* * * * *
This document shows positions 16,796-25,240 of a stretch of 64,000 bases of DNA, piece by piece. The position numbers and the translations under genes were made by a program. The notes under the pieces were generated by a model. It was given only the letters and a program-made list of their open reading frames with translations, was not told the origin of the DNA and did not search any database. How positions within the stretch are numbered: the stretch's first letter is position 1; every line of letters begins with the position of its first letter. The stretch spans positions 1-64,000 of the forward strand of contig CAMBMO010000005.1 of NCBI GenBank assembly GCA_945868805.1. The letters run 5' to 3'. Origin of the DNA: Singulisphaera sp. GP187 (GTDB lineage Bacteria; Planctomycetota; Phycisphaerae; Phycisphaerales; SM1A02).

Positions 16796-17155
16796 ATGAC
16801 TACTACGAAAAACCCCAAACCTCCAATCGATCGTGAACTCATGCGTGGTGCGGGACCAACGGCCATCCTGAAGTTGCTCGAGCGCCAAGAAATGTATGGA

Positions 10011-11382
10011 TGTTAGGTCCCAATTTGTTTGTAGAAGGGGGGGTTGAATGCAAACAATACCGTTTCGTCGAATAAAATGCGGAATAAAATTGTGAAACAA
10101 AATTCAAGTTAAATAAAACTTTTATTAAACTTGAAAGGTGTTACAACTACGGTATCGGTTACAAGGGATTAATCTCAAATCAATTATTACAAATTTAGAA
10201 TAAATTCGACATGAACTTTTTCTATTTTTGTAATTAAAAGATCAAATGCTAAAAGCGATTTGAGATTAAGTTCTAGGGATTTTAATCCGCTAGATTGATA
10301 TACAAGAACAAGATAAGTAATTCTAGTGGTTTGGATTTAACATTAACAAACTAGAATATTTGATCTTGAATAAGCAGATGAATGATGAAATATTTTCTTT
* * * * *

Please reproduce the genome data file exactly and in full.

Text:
This document shows positions 16,796-25,240 of a stretch of 64,000 bases of DNA, piece by piece. The position numbers and the translations under genes were made by a program. The notes under the pieces were generated by a model. It was given only the letters and a program-made list of their open reading frames with translations, was not told the origin of the DNA and did not search any database. How positions within the stretch are numbered: the stretch's first letter is position 1; every line of letters begins with the position of its first letter. The stretch spans positions 1-64,000 of the forward strand of contig CAMBMO010000005.1 of NCBI GenBank assembly GCA_945868805.1. The letters run 5' to 3'. Origin of the DNA: Singulisphaera sp. GP187 (GTDB lineage Bacteria; Planctomycetota; Phycisphaerae; Phycisphaerales; SM1A02).

Positions 16796-17155
16796 ATGAC
16801 TACTACGAAAAACCCCAAACCTCCAATCGATCGTGAACTCATGCGTGGTGCGGGACCAACGGCCATCCTGAAGTTGCTCGAGCGCCAAGAAATGTATGGA

Positions 10011-11382
10011 TGTTAGGTCCCAATTTGTTTGTAGAAGGGGGGGTTGAATGCAAACAATACCGTTTCGTCGAATAAAATGCGGAATAAAATTGTGAAACAA
10101 AATTCAAGTTAAATAAAACTTTTATTAAACTTGAAAGGTGTTACAACTACGGTATCGGTTACAAGGGATTAATCTCAAATCAATTATTACAAATTTAGAA
10201 TAAATTCGACATGAACTTTTTCTATTTTTGTAATTAAAAGATCAAATGCTAAAAGCGATTTGAGATTAAGTTCTAGGGATTTTAATCCGCTAGATTGATA
10301 TACAAGAACAAGATAAGTAATTCTAGTGGTTTGGATTTAACATTAACAAACTAGAATATTTGATCTTGAATAAGCAGATGAATGATGAAATATTTTCTTT